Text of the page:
Now imagine the red part being the invisible part and the blue part the visible one. This is what we will get if we use the same gradient with the mask property:

Applying mask to the pseudo element
Applying mask to the pseudo element

We have our pie chart with one element and a few lines of CSS code.

.pie {
  --w:150px;
  
  width: var(--w);
  aspect-ratio: 1;
  position: relative;
  display: inline-grid;
  place-content: center;
  margin: 5px;
  font-size: 25px;
  font-weight: bold;
  font-family: sans-serif;
}
.pie:before {
  content: "";
  position: absolute;
  border-radius: 50%;
  inset: 0;
  background: conic-gradient(var(--c) calc(var(--p)*1%),#0000 0);
  -webkit-mask:radial-gradient(farthest-side,#0000 calc(99% - var(--b)),#000 calc(100% - var(--b)));
          mask:radial-gradient(farthest-side,#0000 calc(99% - var(--b)),#000 calc(100% - var(--b)));
}

And the HTML:

<div class="pie" style="--p:60;--b:10px;--c:purple;">60%</div>

How to add the the rounded edges

For this I will add an extra gradient layer to round the top edge and a pseudo element to round the other edge. Here is an illustration to understand the trick:

Illustration of the rounded edges
Illustration of the rounded edges

The code for (1) to round the top edge:

.pie:before {
  background:
    radial-gradient(farthest-side,var(--c) 98%,#0000) top/var(--b) var(--b) no-repeat,
    conic-gradient(var(--c) calc(var(--p)*1%),#0000 0);
}

In addition to the conic-gradient() we add a radial-gradient() placed at the top that has a size equal to the border thickness defined by --b.

The code for (2) to round the other edge:

.pie:after {
  content: "";
  position: absolute;
  border-radius: 50%;
  inset: calc(50% - var(--b)/2);
  background: var(--c);
  transform: rotate(calc(var(--p)*3.6deg)) translate(calc(50% - var(--w)/2));
}

The inset property is setting the size of the pseudo-element to be equal to --b. Remember that it's the shorthand for top, right, bottom and left. If we have

left = right = 50% - b/2

this means that from each side we are moving to the center minus an offset equal to b/2 – so we end up having a width equal to 2*b/2 = b. Same logic for the height.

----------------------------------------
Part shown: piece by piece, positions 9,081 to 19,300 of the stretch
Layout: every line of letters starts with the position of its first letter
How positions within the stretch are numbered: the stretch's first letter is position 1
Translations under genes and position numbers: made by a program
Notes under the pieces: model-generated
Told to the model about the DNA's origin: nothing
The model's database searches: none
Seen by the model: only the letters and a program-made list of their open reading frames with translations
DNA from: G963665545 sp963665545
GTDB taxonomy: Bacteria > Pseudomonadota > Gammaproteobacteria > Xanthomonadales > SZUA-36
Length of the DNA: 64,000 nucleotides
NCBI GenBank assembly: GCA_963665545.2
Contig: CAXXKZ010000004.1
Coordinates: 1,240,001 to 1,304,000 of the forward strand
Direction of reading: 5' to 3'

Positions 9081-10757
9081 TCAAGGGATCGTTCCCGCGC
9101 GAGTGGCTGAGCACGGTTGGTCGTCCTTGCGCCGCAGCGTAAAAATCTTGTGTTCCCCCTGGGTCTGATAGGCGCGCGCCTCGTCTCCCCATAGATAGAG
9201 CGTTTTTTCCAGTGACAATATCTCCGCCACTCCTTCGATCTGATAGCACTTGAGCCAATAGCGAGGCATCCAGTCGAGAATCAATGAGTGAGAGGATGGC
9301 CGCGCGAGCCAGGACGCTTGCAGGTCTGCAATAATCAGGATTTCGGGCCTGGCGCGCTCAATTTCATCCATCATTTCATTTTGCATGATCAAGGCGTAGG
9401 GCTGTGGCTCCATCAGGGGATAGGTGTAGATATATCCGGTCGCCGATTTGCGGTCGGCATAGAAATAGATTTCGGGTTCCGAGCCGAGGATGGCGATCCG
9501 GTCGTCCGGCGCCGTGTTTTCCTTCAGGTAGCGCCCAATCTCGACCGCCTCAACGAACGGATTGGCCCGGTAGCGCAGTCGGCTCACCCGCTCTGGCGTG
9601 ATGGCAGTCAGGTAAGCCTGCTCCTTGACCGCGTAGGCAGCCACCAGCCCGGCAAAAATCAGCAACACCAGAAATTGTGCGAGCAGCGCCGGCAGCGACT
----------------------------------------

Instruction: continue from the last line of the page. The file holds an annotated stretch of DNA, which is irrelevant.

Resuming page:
Now we need to correctly place our element, which is why we use the transform property. Our element is initially placed at the center so we need to first rotate it. Having the percentage we use the "Rule of three" to get the angle:

angle = percentage*360deg/100

Then we do a translation, and here we will need the width because we have to perform a translation by half the width (w/2).

Ok, ok – you might be a bit lost within all these formulas. Find below an illustration to understand the logic behind the transform property

image-39
Applying the transform property to the pseudo-element

After that, we color the pseudo-element with the main color --c and we are done. We have our pie chart with rounded edges.

How to Animate the Pie Chart

A static pie chart is good but an animated one is better! To do this we will animate the percentage value --p from 0 to the defined value. By default, we cannot animate CSS variables, but thanks to the new @property feature it's now possible.

We register the variable:

@property --p{
  syntax: '<number>';
  inherits: true;
  initial-value: 0;
}

We create a keyframes:

@keyframes p {
  from {--p:0}
}

Note that we only need to specify the from. Doing this, the browser will make the to equal, by default, to the value we defined (<div class="pie" style="--p:60;">60%</div>).

And finally, we call the animation. You can define the duration/delay as you want.

animation: p 1s .5s both;

Unfortunately, this technique is not widely supported. You can test it on Chromium-based browsers (Chrome and Edge) but it will fail on Firefox and Safari. You can check out Can I Use to keep track of the support.

Before we end, here again is the full code and a demo of the final working product. You can see that I am using two classes to control the rounded edges and the animation so we can easily add/remove them as needed.

Click to see the full code
<div class="pie" style="--p:20"> 20%</div>
<div class="pie" style="--p:40;--c:darkblue;--b:10px"> 40%</div>
<div class="pie no-round" style="--p:60;--c:purple;--b:15px"> 60%</div>
<div class="pie animate no-round" style="--p:80;--c:orange;"> 80%</div>
<div class="pie animate" style="--p:90;--c:lightgreen"> 90%</div>
@property --p{
  syntax: '<number>';
  inherits: true;
  initial-value: 1;
}

.pie {
  --p:20;
  --b:22px;
  --c:darkred;
  --w:150px;

  width: var(--w);
  aspect-ratio: 1;
  position: relative;
  display: inline-grid;
  margin: 5px;
  place-content: center;
  font-size: 25px;
  font-weight: bold;
  font-family: sans-serif;
}
.pie:before,
.pie:after {
  content: "";
  position: absolute;
  border-radius: 50%;
}
.pie:before {
  inset: 0;
  background:
    radial-gradient(farthest-side,var(--c) 98%,#0000) top/var(--b) var(--b) no-repeat,
    conic-gradient(var(--c) calc(var(--p)*1%),#0000 0);
  -webkit-mask: radial-gradient(farthest-side,#0000 calc(99% - var(--b)),#000 calc(100% - var(--b)));
          mask: radial-gradient(farthest-side,#0000 calc(99% - var(--b)),#000 calc(100% - var(--b)));
}
.pie:after {
  inset: calc(50% - var(--b)/2);
  background: var(--c);
  transform: rotate(calc(var(--p)*3.6deg)) translateY(calc(50% - var(--w)/2));
}
.animate {
  animation: p 1s .5s both;
}
.no-round:before {
  background-size: 0 0, auto;
}
.no-round:after {
  content: none;
}
@keyframes p{
  from{--p:0}
}

Thank you for reading!